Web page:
What happens to creativity in an artistic tradition without icons? We know – too well – that depictions of living human and animal forms are extremely controversial in Islam. So what’s left? How do those of us used to a figurative narrative format make sense of and understand the value of what we are seeing in Islamic art?
Just over a year ago I heard the Metropolitan Museum’s Curator of Islamic Art, Navina Najat Haider, speak on this very topic during an “Icons”-themed TEDx event. Haider notes that Islamic art has evolved over fourteen centuries and because of this the issue of icons is “not a pedantic art historical point, it is a mindset.” She makes a compelling case for the increased importance of abstraction and metaphor in Islamic art in the absence of an icon as a single point of focus. Her complete talk is below; newsletter readers click here to watch the video.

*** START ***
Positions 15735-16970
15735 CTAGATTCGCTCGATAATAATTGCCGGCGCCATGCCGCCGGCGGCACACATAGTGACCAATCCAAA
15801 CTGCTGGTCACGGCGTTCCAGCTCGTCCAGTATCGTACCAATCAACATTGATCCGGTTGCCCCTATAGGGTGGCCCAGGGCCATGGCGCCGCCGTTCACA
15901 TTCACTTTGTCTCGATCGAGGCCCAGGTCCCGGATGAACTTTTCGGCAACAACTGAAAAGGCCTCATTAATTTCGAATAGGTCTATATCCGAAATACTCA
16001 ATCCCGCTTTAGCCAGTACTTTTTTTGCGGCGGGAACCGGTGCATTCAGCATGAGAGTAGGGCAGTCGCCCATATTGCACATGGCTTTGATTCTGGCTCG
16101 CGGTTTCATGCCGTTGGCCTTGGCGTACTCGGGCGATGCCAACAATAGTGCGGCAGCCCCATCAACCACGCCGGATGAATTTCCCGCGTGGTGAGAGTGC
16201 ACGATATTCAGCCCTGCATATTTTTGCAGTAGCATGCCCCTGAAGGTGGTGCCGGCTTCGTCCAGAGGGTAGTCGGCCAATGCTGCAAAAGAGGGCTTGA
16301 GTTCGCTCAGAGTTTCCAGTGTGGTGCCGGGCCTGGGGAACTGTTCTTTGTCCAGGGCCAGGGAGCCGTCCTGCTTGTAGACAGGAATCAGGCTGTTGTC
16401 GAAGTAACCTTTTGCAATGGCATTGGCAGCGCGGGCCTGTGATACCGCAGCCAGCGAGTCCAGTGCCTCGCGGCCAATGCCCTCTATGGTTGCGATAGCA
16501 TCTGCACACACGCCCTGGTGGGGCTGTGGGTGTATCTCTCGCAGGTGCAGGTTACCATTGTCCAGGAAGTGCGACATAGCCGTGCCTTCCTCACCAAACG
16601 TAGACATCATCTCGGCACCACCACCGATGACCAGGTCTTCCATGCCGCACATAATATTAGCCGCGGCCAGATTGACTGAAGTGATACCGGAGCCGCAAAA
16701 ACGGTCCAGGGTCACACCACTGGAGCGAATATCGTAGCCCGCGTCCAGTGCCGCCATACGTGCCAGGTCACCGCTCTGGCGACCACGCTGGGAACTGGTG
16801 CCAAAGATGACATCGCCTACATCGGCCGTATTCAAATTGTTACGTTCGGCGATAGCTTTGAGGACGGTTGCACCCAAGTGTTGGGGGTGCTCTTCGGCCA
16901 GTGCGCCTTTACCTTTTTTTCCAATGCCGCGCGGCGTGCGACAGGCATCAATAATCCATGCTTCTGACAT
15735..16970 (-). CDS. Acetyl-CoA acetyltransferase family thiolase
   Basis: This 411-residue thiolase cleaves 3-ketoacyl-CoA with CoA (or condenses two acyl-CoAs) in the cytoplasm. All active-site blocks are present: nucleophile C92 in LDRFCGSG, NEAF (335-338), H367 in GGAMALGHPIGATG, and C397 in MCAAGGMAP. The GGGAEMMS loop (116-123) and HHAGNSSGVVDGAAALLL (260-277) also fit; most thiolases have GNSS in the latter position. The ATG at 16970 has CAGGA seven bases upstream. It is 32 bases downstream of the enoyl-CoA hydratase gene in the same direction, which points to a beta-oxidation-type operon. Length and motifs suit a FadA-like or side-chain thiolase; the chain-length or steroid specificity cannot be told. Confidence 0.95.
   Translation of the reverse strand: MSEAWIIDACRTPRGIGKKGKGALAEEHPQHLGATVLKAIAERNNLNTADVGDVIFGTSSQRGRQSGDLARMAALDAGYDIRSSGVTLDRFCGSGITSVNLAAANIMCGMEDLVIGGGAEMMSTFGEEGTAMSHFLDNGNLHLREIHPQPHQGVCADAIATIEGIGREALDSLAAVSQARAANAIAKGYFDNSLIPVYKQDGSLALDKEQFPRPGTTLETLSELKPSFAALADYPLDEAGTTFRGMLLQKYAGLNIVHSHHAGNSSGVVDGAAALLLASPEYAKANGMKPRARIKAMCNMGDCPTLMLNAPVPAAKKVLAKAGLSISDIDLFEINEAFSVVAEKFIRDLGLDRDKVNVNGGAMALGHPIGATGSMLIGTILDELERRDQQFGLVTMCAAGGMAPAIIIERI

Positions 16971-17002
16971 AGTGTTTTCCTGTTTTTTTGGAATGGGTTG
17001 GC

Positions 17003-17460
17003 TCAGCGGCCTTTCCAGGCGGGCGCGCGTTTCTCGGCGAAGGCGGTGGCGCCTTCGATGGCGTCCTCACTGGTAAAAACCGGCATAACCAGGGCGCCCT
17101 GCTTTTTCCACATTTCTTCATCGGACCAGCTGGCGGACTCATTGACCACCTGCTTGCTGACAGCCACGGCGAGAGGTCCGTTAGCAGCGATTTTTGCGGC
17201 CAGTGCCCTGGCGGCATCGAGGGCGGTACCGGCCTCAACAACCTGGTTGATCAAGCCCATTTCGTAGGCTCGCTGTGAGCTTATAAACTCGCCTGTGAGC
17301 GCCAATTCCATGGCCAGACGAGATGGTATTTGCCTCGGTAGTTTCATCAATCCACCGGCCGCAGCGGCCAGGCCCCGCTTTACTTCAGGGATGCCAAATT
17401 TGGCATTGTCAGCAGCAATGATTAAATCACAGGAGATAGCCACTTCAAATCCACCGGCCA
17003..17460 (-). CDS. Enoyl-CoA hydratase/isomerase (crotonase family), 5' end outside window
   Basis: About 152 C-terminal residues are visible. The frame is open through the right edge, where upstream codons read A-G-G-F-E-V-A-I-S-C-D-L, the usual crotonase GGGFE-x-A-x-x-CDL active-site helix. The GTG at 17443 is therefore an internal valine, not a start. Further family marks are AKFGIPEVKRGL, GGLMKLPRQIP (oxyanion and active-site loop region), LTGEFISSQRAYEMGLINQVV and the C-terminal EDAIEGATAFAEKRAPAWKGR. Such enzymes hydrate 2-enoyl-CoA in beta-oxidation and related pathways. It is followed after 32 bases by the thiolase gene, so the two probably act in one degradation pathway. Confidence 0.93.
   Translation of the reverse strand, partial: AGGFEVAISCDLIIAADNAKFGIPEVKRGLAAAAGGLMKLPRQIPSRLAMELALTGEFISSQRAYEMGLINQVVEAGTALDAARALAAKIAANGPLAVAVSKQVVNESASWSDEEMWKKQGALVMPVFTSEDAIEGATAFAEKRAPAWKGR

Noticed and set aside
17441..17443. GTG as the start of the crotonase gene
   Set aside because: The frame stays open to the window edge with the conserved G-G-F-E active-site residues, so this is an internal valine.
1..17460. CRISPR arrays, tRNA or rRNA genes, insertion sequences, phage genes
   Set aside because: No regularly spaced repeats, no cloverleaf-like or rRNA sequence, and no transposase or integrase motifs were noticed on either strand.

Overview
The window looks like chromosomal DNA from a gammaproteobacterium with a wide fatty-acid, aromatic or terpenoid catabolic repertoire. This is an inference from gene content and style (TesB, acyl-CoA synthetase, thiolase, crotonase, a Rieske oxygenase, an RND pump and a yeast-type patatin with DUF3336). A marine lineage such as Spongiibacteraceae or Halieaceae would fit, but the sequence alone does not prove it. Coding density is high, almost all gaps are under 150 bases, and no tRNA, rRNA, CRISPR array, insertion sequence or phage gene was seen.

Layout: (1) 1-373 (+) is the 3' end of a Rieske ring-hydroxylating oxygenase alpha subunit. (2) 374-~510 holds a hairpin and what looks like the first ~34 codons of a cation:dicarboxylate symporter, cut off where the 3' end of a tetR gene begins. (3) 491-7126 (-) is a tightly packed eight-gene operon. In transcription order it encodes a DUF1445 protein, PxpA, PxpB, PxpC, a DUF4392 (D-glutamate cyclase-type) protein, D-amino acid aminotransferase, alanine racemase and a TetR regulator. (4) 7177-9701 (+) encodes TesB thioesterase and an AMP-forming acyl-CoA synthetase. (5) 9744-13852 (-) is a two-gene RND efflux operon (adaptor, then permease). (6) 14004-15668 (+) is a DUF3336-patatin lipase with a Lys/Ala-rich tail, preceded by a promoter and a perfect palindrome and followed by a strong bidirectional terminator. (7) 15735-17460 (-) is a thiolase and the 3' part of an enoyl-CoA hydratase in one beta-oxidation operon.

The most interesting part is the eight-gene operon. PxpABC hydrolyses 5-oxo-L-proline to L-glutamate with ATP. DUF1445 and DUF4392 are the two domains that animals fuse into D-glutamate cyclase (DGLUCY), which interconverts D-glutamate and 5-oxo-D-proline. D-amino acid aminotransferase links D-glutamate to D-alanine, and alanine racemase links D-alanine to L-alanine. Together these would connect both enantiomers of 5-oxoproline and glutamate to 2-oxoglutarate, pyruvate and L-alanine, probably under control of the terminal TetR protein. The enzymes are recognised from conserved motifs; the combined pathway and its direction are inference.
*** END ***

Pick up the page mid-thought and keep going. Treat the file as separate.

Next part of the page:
Be sure to watch through to the end to witness the extraordinary craftsmanship that went into the creation of the Met’s recently renovated Islamic galleries. How can we think of missing depictions of the figure of man when the hand – and infinite creativity – of humankind is on display all around us?
Further reading: Figural Representation in Islamic Art